Research shows British ready for 20mph limits, but need police support

January 28, 2014
Research shows British ready for 20mph limits, but need police support

Nancarrow of UWE Bristol's Social Marketing Centre have analysed the results of a recent YouGov survey of Great Britain and concluded that although support is strong for 20mph limits in residential areas and busy streets, enforcement by the police will be needed to confront the driving of a minority.

A recent YouGov survey of Great Britain has found a clear majority of support for 20mph in residential streets (65% support or strongly support) and busy shopping areas and busy streets (72%). When asked for reasons to support 20mph limits, perhaps not surprisingly road safety and children's safety are where the public's collective priority currently lies, with other reasons - such as making our streets more pleasant to live in, encouraging more walking and cycling, reducing noise and improving the quality of life receiving less support.

With one-fifth of the UK already within 20mph limits or with firm plans to do so, and more large urban areas to follow suit, these findings are encouraging for local authorities wishing to promote the idea of reduced speeds in busy urban settings. On the issue of the level of support amongst different demographics Professor Clive Nancarrow of UWE-Bristol's Social Marketing Centre said, "We found a higher level of support for 20mph in residential areas amongst women and older age groups. Interestingly there was also an association with voting intention, with a higher level of support for 20mph limits amongst Green (75%) and Labour voters (70%) and a lower level of support amongst Conservatives (60%), UKIP (60%) and Lib-Dems (63%)."

But will motorists obey the new limits? Professor Alan Tapp, also of UWE Bristol, reports a divide in attitudes. "While a majority of drivers, 64%, agree that they 'will be careful to observe new 20 mph limits wherever they are', nevertheless a minority, 31%, say 'If a 20mph speed limit is introduced, I may not stick to it'. Other data may provide clues as to why this divide exists. For instance almost three quarters (73%) of adults in GB agree that breaking speed limits is not acceptable in most circumstances and nearly two thirds (59%) of GB adults think most people drive too quickly. But on the other hand 28% of drivers agreed 'I use my own judgement, not speed limits, to decide on my speed on the road', while 49% thought 'It is just too difficult to stay at 20mph'. Almost a third of people (30%) thought that 20mph is an example of a nanny state; and a small minority (7%) demonstrated their libertarian beliefs agreeing that 'I think people should be free to drive at whatever speed they want to.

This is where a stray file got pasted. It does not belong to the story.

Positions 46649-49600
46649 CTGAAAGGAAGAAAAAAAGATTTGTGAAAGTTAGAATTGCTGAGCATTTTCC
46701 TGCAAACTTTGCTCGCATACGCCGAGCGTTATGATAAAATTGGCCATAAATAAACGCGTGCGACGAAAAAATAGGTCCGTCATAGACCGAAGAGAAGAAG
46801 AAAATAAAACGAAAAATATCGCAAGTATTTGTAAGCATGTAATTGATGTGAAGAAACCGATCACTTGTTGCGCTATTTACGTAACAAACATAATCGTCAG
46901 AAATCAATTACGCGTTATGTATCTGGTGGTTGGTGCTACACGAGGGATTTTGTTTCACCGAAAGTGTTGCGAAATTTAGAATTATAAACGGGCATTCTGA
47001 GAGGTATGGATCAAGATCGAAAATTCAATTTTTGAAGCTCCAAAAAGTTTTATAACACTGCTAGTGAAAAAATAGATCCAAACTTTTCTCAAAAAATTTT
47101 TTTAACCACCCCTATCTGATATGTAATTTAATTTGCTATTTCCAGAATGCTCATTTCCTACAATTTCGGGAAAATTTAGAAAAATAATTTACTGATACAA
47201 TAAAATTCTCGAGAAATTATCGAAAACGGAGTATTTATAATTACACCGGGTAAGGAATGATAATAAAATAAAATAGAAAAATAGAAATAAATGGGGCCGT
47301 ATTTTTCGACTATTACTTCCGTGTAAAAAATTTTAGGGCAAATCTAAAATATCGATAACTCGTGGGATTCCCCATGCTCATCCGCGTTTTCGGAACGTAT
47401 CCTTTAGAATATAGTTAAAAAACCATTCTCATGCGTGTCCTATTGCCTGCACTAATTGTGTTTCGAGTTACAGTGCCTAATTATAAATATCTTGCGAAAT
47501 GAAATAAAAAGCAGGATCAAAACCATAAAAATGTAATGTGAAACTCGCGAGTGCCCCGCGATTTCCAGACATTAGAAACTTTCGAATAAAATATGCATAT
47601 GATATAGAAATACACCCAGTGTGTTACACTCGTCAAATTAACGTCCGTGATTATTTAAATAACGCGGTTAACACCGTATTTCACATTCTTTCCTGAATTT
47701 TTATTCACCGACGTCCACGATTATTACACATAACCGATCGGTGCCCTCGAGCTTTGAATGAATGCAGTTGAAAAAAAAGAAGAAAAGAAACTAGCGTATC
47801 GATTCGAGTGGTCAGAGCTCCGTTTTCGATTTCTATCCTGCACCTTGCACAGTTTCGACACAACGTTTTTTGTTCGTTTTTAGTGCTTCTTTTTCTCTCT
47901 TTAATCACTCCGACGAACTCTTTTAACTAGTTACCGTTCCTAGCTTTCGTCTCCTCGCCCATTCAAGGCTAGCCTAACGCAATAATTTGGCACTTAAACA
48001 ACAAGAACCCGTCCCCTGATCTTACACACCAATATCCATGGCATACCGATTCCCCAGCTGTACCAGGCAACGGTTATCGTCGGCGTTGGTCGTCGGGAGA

"Apart from these divides in attitude, local authorities and 20mph supporters need to also be aware of a possible 'vicious circle' effect, in which those who want to comply with the new limits may be put off from doing so because they are affected by the driving behaviour of others: 37% of drivers said they 'tend to drive at the speed of others on the road'. This 'copycat effect' may be compounded by a feeling amongst the large majority - 71% of drivers – who agreed that 'people will ignore 20mph limits because they don't see themselves getting caught by the police'. That's why clear and unequivocal police support for 20mph limits would be very welcome for those who want a new culture of driving at slower speeds in built up areas."

Explore further: Don't judge older drivers by age

Related Stories

Don't judge older drivers by age

January 28, 2014

Encouraging older drivers to self-regulate their driving rather than revoking their licence based on age, has the potential to improve their safety and maintain their independence, a QUT study has found.

Improving road safety: Lessons from Europe

January 15, 2013

Tougher drunk driving laws, lower speed limits and stricter seat belt laws are the best ways to reduce traffic deaths in the United States, say researchers at the University of Michigan Transportation Research Institute.

Recommended for you

Ancient DNA offers new view on saber-toothed cats' past

October 19, 2017

Researchers who've analyzed the complete mitochondrial genomes from ancient samples representing two species of saber-toothed cats have a new take on the animals' history over the last 50,000 years. The data suggest that ...

Six degrees of separation: Why it is a small world after all

October 19, 2017

It's a small world after all - and now science has explained why. A study conducted by the University of Leicester and KU Leuven, Belgium, examined how small worlds emerge spontaneously in all kinds of networks, including ...

Scientists see order in complex patterns of river deltas

October 19, 2017

River deltas, with their intricate networks of waterways, coastal barrier islands, wetlands and estuaries, often appear to have been formed by random processes, but scientists at the University of California, Irvine and other ...

1 comment

Adjust slider to filter visible comments by rank

Display comments: newest first

not rated yet Jan 28, 2014
Why not bring back the red flag act?

40mph residential streets is low enough. Busy residential streets and market places could be as low as 20.

Note that humans can run up to 27.79 mph meaning that the proposed speed limit is 30% slower than can be run by a top athlete and well within the capability of weekend runner.

Are people going to be booked in UK streets for running too fast???

Please sign in to add a comment. Registration is free, and takes less than a minute. Read more

Click here to reset your password.
Sign in to get notified via email when new comments are made.